Everything is ready at the Capitol Kids Toy Store for the doors to open for Black Friday shopping. They are well-stocked on quality toys that meet a wide range of price points.
Like other retail merchants, what remains to be seen is how shoppers will spend during the holiday season.
"I’m always optimistic about the holiday shopping season,” says Peg Schultes, owner of Capitol Kids.
Positive economic growth in areas like new home construction, increases in home sale prices and strong auto sales give reason for optimism. But mixed with that is a cause for concern.
Right now for instance, consumer confidence is at a very low level. It fell quite a bit in October during the government shutdown and continued to fall a little bit in November," said Justin Sydnor, an economics professor at the University Of Wisconsin School Of Business.
Sydnor said the holiday sales are critical for many retailers if they are to turn a profit for the year.
"It is make-or-break for many companies. The holiday season is by far where the profits come from," says Sydnor.
He says that while all indicators point to the economy improving, consumers are skeptical.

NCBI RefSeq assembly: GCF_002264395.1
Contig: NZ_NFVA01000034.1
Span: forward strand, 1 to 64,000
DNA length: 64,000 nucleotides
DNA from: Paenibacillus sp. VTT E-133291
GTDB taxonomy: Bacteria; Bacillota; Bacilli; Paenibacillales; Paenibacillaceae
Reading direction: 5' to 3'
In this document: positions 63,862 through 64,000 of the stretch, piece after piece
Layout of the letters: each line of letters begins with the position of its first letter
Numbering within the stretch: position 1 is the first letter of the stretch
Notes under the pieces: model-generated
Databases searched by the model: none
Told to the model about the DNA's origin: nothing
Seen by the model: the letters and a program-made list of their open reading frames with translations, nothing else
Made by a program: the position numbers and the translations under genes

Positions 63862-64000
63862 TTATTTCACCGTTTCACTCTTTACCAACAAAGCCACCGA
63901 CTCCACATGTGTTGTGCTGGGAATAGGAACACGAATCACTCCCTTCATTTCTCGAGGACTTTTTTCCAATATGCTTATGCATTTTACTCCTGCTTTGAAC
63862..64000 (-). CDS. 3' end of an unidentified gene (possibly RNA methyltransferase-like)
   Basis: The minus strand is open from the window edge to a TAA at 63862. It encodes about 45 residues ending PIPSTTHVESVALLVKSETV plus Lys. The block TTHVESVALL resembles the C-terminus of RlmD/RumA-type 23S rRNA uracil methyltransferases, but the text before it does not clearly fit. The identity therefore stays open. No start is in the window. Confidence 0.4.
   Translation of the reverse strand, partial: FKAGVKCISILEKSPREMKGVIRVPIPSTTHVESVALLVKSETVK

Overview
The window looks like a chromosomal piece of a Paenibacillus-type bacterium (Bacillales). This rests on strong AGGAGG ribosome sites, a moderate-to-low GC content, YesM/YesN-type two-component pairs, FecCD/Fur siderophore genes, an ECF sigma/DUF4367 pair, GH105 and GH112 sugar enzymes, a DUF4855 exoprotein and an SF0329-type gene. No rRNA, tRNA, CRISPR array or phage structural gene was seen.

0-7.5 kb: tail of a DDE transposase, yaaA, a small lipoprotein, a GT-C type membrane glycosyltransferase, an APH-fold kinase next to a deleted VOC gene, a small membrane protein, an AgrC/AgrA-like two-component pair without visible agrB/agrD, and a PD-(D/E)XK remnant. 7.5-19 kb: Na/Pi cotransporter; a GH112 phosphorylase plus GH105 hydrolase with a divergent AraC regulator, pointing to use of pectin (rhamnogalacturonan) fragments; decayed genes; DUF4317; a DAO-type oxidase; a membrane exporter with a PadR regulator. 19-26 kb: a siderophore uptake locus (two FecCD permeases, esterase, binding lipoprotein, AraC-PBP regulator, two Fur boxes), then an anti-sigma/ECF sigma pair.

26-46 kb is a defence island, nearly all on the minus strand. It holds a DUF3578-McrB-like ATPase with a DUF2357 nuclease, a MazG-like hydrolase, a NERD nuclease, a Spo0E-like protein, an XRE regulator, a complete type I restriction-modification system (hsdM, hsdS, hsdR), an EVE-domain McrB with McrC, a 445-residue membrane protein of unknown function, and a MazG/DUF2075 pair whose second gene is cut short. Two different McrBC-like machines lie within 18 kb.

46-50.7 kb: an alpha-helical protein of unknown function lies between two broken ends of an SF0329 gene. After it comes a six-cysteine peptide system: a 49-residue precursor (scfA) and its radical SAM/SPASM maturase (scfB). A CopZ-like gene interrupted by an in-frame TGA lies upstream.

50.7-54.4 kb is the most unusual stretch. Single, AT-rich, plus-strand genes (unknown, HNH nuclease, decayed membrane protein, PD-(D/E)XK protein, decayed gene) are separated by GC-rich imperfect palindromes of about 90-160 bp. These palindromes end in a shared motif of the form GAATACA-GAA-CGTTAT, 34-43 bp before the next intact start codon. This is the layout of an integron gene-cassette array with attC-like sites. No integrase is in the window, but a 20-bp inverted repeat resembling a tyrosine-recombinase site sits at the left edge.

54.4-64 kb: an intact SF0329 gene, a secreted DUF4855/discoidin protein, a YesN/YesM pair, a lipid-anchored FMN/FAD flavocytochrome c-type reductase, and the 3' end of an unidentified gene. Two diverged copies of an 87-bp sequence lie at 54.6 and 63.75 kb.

"If you look at surveys, for instance, the vast majority of people tell you not that they think things are improving or that they’re going to get worse, but they think that things are going to be exactly where they are now," Sydnor said. "And if you accept that as the reality, I think it naturally does affect the things you are willing to buy. You recognize that if things aren't going to be better next year, you then to be very careful with how you spend your money this year."
Schultes said she sees that change in shoppers.
"I think people learned a lesson from the problems with the economy and I think that meant fewer people go overboard," Schultes said.
To adapt to the change by consumers Schultes said they now carry quality toys that cover a wide range of price points.
"We try to make sure that we have a wide range of prices available for people to buy really nice things but at a variety of prices," Schultes said.